The First Fight For Trump’s Fleet Will Be Domestic

by Craig Hooper on July 10, 2017

Under President Trump’s new SECNAV, the Navy’s first fight will be domestic.

Shortly after confirmation, SECNAV Richard V. Spencer will purge the Fleet of some politically and societally-challenging ship names. Count on it.

Purveyors of routine DC conventional wisdom may scoff, but a renaming campaign before the 2018 Midterm Elections is inevitable.

And it won’t be a quiet thing, either. As base-energizing fodder, a renaming campaign will be high-profile. Expect some big White House executive order and a rally or two to celebrate the ongoing roll-back of that nasty ‘ole Barack Obama legacy. It won’t be subtle.

And poor, old out-of-touch and norm-bound Democrats have no idea this is coming. To Nancy Pelosi and her tired, outdated ilk, such a step just isn’t in the realm of the possible!

Sigh.

Such is politics these days. But this is how a culture-war-weary Navy–which wasn’t excited about harboring ships with “socially edgy” names anyway–earns the gratitude of a grateful Republican Congress….and gets the Navy closer to 355 ships.

USS Liberal Tears 

I’ll be frank. The first target for renaming will be the new oilers. With the T-AO-205 Class named for John Lewis, they’re an easy target. For the Trump/Pence Base, it’ll be an ideal Mid-Term renaming initiative that can be counted on to spark all that demonstrative-but-ineffective liberal outrage President Trump’s base relishes.

There is just no way a ship class whose proposed names range from San Francisco gay rights leader Harvey Milk to Robert Kennedy, Earl Warren and to noted abolitionist and women’s rights leaders Sojourner Truth and Lucy Stone can survive a Trump/Pence Administration.

As these ships are not even under construction, the Naval History and Heritage Command’s 2013 Ship Naming Report reminds us first that ship naming is a presidential prerogative:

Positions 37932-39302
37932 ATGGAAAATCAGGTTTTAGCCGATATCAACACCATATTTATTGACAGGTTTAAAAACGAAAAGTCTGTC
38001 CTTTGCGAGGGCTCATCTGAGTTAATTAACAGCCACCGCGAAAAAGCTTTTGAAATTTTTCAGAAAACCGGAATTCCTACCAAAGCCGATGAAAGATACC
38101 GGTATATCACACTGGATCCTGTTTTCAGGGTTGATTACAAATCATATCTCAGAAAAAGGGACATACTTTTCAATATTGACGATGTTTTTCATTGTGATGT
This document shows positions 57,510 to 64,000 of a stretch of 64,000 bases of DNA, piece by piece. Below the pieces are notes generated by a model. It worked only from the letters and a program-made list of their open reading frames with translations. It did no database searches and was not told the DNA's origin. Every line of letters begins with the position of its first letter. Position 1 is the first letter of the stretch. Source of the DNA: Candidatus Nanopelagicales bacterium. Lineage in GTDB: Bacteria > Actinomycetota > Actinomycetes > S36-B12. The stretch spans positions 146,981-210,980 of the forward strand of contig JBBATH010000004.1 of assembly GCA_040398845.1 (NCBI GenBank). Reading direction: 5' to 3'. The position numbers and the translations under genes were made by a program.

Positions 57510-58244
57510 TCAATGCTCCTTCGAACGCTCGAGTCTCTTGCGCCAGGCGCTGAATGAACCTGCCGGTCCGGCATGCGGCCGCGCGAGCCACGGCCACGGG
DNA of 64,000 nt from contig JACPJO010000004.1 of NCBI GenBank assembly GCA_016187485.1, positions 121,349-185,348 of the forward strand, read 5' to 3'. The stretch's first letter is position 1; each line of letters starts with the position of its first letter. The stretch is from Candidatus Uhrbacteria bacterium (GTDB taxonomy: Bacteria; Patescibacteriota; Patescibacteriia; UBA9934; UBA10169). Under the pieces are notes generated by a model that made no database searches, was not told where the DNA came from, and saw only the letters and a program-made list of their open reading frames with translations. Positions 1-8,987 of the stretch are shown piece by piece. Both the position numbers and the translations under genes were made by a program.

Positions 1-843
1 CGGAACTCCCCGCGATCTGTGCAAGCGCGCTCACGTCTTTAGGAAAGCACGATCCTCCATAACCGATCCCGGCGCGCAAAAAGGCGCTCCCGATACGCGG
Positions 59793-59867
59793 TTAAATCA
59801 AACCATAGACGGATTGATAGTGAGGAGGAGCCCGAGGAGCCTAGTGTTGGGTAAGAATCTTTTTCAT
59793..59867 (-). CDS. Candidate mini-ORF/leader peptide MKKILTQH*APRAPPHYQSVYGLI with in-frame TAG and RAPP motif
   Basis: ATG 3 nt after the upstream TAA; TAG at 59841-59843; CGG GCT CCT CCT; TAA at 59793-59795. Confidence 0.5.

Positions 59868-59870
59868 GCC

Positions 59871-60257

Indeed, the naming of Navy ships has always been a subject of Presidential interest to a greater or lesser extent. As will be explained in greater  detail later in this report, President George Washington personally selected the  names of the US Navy’s first five ships; President Theodore Roosevelt dictated the  names for “his” battleships; and President Franklin D. Roosevelt personally modified  Navy ship naming conventions.  As a result, when a President makes his opinions on  ship naming known, all Secretaries listen and comply.

The report also reminds us all that renaming a Navy ship after construction starts is also easy:

On 6 October 2011, in consonance with this newly modified JHSV naming  convention, Secretary Mabus renamed JHSV 2 (ex‐Vigilant) USNS Choctaw County (pop. 15,000). Then, on 30 May 2012, in accordance with the signed agreement with  the Army, he renamed JHSV 3 (ex‐Fortitude) USNS Millinocket, in honor of the towns  of Millinocket and East Millinocket, Maine, with a combined population of about  7,000 people.

Now, the opportunity to easily rename other in-construction ships with names that might discomfit President Trump–DDG-1002 Lyndon B. Johnson, and CVN-79 John F. Kennedy–have probably passed. But if the Trump/Pence White House wants to be extra-provocative, the President can order the names changed.  It could be a popular move–the SECNAV has some old-fashioned legacy-endowed names available that fit within existing naming parameters (i.e. reviving some unused “old carrier” names–Langley, Ranger, Lexington, Saratoga, etc.–for the carriers and reverting to the existing “hero” nomenclature for Destroyers) then the President could, in an ironic move, claim the mantel of “defender of maritime traditions” while simultaneously abolishing the relative stability offered by existing naming traditions.